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Ragnarok (Bentwaters Parks)

Mankind tends to create gods in its own image. The Nordic pantheon – as depicted in "Ragnarok" – was just as selfish, manipulative and downright devious as its counterpart on Mount Olympus.

Rating: 4 out of 5 stars
Josh Elwell (giant) & Idun
© Mike Kwasniak Photography 2014

If you call the downfall of the gods Götterdammerung (as in Wagner's Der Ring des Nibelungen), opera-goers at least will have an idea of how the downfall of the Nordic gods came about. Charles Way's Ragnarok covers some of the same ground as Das Rheingold, but I suspect a lot of the story will be new to the Eastern Angles audiences.

Hal Chambers' production puts considerable physical demands on the actors, who anyway have to compete with Samuel Wyer's puppets, a variety of flexible settings and Andy Purves' complex lighting plot. Not to mention the swirling, sometimes slow-motion physical theatre movements devised by Polly Bennett and Benjamin Hudson's elaborate (at times over-complex) sound design.

Villains always manage to upstage the good, the wise and even the beautiful; Oliver Hoare's Loki is no exception. Loki must surely be the origin of the saw about having a chip on one's shoulder and Hoare suggests very cleverly how intelligence and the ability to think laterally can be deformed by a sense of perceived injustice.

Some of this comes from Odin (Antony Gabriel), a deity prepared to make himself a sacrifice in pursuit of knowledge while still cheating on his bargains. Caught up in the aftermath of this is Freya, who Gracy Goldman makes into the embodiment of spring. Her eerie counterpart is the hapless Idun, one of Wyer's must successful puppet creations.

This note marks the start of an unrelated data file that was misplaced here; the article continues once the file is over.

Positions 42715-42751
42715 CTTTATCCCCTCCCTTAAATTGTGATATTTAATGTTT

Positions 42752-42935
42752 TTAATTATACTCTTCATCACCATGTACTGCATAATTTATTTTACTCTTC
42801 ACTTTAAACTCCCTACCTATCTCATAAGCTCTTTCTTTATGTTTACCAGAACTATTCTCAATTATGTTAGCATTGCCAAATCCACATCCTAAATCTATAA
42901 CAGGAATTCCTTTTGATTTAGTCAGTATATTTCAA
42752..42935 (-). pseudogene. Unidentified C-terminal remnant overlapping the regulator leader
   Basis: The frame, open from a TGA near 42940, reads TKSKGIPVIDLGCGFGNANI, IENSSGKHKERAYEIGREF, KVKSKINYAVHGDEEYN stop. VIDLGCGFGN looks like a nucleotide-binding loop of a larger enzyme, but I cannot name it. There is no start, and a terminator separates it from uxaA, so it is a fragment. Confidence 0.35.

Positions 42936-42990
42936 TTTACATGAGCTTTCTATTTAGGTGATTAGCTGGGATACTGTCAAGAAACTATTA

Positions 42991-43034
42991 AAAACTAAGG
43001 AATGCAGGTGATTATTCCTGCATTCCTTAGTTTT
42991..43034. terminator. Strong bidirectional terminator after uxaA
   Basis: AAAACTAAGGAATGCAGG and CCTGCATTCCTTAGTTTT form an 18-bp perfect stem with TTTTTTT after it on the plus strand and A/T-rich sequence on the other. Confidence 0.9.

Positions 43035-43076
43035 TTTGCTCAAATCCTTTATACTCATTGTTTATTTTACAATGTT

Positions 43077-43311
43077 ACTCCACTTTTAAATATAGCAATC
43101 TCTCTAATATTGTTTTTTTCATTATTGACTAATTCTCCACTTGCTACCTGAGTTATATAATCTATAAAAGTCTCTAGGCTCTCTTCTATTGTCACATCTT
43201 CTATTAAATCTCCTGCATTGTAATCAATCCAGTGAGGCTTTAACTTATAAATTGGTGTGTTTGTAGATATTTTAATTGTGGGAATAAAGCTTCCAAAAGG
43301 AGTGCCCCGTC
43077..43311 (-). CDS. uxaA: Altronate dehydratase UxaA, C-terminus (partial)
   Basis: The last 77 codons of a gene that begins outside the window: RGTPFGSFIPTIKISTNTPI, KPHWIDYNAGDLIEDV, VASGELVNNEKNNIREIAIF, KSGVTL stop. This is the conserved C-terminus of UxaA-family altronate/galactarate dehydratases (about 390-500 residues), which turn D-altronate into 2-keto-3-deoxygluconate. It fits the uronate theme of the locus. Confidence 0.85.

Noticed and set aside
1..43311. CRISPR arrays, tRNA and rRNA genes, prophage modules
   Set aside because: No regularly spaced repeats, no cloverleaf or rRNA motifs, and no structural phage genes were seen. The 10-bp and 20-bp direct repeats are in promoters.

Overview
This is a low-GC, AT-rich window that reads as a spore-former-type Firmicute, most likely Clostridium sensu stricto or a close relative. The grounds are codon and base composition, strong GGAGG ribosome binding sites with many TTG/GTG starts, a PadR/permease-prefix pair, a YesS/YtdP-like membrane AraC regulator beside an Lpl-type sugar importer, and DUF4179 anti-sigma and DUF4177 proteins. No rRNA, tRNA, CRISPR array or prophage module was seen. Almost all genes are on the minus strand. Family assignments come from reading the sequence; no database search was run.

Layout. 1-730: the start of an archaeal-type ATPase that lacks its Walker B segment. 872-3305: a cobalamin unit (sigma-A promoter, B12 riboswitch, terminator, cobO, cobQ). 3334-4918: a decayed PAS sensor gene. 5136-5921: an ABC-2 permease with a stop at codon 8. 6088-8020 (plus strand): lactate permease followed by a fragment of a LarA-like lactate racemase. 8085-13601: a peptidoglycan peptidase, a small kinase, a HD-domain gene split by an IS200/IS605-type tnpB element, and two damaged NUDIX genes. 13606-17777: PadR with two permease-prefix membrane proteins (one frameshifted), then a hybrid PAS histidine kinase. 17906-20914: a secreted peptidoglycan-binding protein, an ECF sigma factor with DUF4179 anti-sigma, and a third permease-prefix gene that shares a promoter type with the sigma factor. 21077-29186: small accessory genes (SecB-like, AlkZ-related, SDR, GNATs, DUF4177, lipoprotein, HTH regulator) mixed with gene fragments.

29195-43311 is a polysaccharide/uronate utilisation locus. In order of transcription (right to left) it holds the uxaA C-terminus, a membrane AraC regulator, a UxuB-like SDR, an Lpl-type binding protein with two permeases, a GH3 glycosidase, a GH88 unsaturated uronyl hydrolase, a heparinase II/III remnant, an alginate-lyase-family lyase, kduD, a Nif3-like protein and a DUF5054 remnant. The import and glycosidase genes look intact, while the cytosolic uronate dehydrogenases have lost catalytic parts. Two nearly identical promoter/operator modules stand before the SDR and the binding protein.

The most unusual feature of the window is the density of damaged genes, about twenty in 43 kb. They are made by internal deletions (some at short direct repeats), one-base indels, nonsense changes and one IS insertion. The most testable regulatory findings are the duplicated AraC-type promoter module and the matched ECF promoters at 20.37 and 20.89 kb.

Cheated of his agreed fee for building the gods' fortifications, the mason takes revenge as he transforms into a terrifying giant. Josh Elwell is excellent in both manifestations. Sarah Thom is the cobweb-draped Norm who so fruitlessly counsels Odin. The brave, muscular but slow-witted Thor is well characterised by Theo Ogundipe.

Fiona Putnam's Frigga has the measure of her wayward lord, but none of the gods have the power to prevent Loki's revenge on his gentle sibling Baldr (Tom McCall). Most of the cast take on other roles, including a high-stepping horse as well as manipulating the puppets; Loki's pet wof proved to be an audience favourite.

Ragnarok continues in the Hush House, Bentwaters Parks until 28 September.